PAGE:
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Basement Heating

Post in 'The Hearth Room - Wood Stoves and Fireplaces' started by mgambuzza, Mar 22, 2006.

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  1. mgambuzza

    mgambuzza Member

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    I am looking to this board for their advice. I have a 1300 sq ft basement - painted concrete floor, wall and ceiling (7foot high), and I am currently using a Thelin Gnome (30kBTU) Pellet heater. I know - this is an undersized unit for the size that I am trying to heat. We are in Syracuse New York and winters typically range from 30F to -20F in the worst months. With just using the gas furnace and a couple of register cutouts this room will be in the 55 - 60 range. With the Gnome exclusively in use I can get this room between 62 and 67 degrees with the unit running on its highest setting and trim set at the maximum setting.

    I would like to get this room at a warmer temperature and was wondering if I upgraded to the Thelin Parlor (40k BTU) if this would be sufficient to bring temperatures into the low 70s. My wife likes the style of the Thelin line but I am slightly worried that this may not be enough to make this room comfortable. We use this room as a "family room" as we also have our three Greyhounds residing in this room. Any and all advice would be appreciated.

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  2. MountainStoveGuy

    MountainStoveGuy New Member

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    any thing larger then the parlour you might not be happy with the sound. The parlour in theroy would give you 25% more heat then you currently have. If you want to go bigger, you have to be willing to live with the noise level of those high powered fans. And thats a very cool, industrial looking basement.
  3. BrotherBart

    BrotherBart Hearth.com LLC Mid-Atlantic Division Staff Member

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    Are you just starting that stove up when you go down there in the evening. That sucker should be warming the place up pretty nicely. I burn a little Jotul wood stove in my 1,000 sq. ft. basement office (un-insulated concrete block walls) and on twenty degeee days it is up to seventy in and hour or two and headed up from there.
  4. mgambuzza

    mgambuzza Member

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    I should also mention that I was also considering the Mt Vernon for its high heat output although the design is not as nice. We were also considering coal such as the Vermont Castings Vigilant II but we didn't want to have multiple stoves with multiple fuels(we already have a Vermont Castings Winterwarm and Quad Castile on the first floor). The chimney that the stove is connected to in the picture ascends approximately 40 feet(masonry). This is an old Georgian colonial house that was built in 1910.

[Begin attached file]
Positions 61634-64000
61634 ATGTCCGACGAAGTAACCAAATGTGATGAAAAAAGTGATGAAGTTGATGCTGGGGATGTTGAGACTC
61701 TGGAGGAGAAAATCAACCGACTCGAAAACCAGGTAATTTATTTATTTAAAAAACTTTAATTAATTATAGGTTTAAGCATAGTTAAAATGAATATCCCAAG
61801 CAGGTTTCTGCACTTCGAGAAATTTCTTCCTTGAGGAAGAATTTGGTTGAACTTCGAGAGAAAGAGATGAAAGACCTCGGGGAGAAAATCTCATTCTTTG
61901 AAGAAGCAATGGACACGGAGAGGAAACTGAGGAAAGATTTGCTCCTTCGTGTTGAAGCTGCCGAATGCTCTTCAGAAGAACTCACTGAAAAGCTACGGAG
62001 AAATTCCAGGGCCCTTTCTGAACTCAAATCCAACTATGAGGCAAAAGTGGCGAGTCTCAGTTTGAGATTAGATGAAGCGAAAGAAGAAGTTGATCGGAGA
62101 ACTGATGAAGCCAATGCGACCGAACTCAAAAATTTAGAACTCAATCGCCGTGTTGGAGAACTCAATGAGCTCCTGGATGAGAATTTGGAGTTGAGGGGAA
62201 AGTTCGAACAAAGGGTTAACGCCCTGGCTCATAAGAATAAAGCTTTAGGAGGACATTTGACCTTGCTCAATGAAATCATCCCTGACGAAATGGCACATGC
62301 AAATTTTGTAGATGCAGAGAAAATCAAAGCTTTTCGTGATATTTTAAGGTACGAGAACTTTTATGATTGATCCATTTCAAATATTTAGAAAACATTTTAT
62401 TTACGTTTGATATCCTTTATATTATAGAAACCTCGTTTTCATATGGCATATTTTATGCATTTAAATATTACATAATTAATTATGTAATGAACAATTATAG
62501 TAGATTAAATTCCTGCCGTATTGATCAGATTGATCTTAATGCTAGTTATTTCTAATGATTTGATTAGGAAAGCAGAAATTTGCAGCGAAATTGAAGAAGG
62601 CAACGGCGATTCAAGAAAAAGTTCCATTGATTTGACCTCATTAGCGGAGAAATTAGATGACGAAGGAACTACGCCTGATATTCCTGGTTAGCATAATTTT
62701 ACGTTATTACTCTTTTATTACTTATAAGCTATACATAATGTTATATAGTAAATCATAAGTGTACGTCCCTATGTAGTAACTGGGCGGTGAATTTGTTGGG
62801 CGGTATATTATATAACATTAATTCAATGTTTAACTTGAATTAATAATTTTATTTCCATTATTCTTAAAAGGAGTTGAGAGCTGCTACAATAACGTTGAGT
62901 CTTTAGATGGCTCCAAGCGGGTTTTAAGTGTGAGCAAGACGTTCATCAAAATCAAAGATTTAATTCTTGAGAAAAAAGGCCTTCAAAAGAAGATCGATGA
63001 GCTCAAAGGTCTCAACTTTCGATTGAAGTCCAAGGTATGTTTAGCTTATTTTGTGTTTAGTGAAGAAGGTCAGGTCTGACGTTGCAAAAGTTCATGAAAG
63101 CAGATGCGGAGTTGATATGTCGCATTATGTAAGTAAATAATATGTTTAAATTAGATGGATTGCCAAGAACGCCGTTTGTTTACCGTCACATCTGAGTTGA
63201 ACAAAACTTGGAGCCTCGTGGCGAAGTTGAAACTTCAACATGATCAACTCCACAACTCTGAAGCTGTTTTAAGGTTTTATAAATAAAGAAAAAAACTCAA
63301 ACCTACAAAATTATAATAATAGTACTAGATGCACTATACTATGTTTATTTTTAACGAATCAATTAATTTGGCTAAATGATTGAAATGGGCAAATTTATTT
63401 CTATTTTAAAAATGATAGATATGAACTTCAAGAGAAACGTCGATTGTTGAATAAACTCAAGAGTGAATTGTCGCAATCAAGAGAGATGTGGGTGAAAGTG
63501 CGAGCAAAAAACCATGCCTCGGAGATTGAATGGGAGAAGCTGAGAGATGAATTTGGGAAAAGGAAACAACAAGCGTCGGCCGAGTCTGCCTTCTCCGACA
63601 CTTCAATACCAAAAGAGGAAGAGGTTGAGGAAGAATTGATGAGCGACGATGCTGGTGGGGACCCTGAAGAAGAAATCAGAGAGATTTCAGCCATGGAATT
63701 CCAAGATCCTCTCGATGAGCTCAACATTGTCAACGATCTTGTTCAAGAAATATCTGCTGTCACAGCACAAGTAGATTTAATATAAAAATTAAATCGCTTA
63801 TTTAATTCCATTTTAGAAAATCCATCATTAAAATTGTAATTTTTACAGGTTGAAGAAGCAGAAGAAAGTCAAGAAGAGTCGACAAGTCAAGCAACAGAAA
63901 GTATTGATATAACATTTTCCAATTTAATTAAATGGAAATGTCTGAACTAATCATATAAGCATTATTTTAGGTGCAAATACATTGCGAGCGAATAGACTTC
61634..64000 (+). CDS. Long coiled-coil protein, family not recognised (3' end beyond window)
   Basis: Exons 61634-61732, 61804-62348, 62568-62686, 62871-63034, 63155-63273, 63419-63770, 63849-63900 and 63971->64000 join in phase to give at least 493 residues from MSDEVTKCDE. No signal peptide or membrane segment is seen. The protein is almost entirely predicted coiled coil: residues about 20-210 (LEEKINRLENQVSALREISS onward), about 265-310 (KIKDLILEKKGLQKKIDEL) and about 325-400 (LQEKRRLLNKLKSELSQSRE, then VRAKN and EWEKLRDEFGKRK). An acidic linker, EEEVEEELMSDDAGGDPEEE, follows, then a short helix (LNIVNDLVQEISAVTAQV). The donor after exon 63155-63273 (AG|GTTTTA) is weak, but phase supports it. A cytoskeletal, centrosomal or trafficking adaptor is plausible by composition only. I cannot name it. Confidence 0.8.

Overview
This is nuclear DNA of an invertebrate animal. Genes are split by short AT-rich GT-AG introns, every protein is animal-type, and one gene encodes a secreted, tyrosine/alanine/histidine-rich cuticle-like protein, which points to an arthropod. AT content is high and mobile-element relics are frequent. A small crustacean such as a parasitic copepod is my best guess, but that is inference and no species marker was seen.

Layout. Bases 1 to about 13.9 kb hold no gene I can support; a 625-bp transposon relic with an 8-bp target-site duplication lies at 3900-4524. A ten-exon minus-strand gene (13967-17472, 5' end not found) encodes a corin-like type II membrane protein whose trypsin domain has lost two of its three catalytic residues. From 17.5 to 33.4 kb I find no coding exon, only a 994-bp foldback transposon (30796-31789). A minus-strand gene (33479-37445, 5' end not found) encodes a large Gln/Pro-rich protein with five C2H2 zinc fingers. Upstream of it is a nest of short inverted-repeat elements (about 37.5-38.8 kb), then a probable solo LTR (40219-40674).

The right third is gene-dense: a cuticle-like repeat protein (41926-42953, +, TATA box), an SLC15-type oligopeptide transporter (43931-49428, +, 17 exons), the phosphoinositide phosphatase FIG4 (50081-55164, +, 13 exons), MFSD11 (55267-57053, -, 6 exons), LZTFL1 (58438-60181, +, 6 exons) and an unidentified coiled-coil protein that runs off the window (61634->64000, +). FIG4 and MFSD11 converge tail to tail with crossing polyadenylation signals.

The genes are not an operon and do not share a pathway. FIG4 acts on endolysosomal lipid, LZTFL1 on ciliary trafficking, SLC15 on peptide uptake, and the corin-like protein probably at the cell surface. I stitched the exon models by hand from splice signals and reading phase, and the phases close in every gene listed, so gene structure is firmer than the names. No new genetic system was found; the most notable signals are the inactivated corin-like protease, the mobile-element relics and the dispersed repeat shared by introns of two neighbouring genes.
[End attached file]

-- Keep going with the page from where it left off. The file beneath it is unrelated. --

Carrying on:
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  5. mgambuzza

    mgambuzza Member

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    I run this 24x7 - on low setting during day, and then high at night. Day will maintain steady 62-63, but night at full setting, and additional box fan to distribute heat, temperature is struggling to maintain 66 degrees. Without box fan, parts of basement revert to 62 - 63 range.
  6. elkimmeg

    elkimmeg Guest

    I think you should adrress the dymanics of the area you are trying to heat. I would seal the sill area with expanding styrofoam insulation. I would cut pieces or r- 19 or 30 and fill in the joist bays over the foundation in front of the exterior rim joist. I would examine any exterior doors to and windows replacing the exterior door with a magnet sealing insulated steel door. A couple of supply cut into the existing duct work is useless without equal returns. I would rig up a return that opens near floor level to draw off the cold air and in turn draw down the warm air. Finally i would consider building walls in front of the masonry foundation and insulate the stud bays. It sounds like you have too many air leaks, no return path, and your existing concrete walls are absorbing the heat. Try preventing heat loss before trying to ignore it and go to a larger stove to overcome deffeciencies.
  7. BrotherBart

    BrotherBart Hearth.com LLC Mid-Atlantic Division Staff Member

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    10-4 Elk. There are some massive leaks down there somewhere.
  8. MountainStoveGuy

    MountainStoveGuy New Member

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    As said in above posts, you probably have enought stove. If your set on getting a mount vernon, wait untill this fall. Its completly redesigned and much quiter. If you bought a current modle it would be way to loud for a tv room. Now in my area i would sell the gnome for no more then 1000 sq ft, and the parlor for no more then 1500 sq feet. But thats at my altitude and my climate.
  9. begreen

    begreen Mooderator Staff Member

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    Keep the Thelin and invest in insulation and caulking for that basement. A bigger stove is going to cost you more initially, then more in pellet consumption. Insulation will only cost you once and from that point on it's going to keep paying back.
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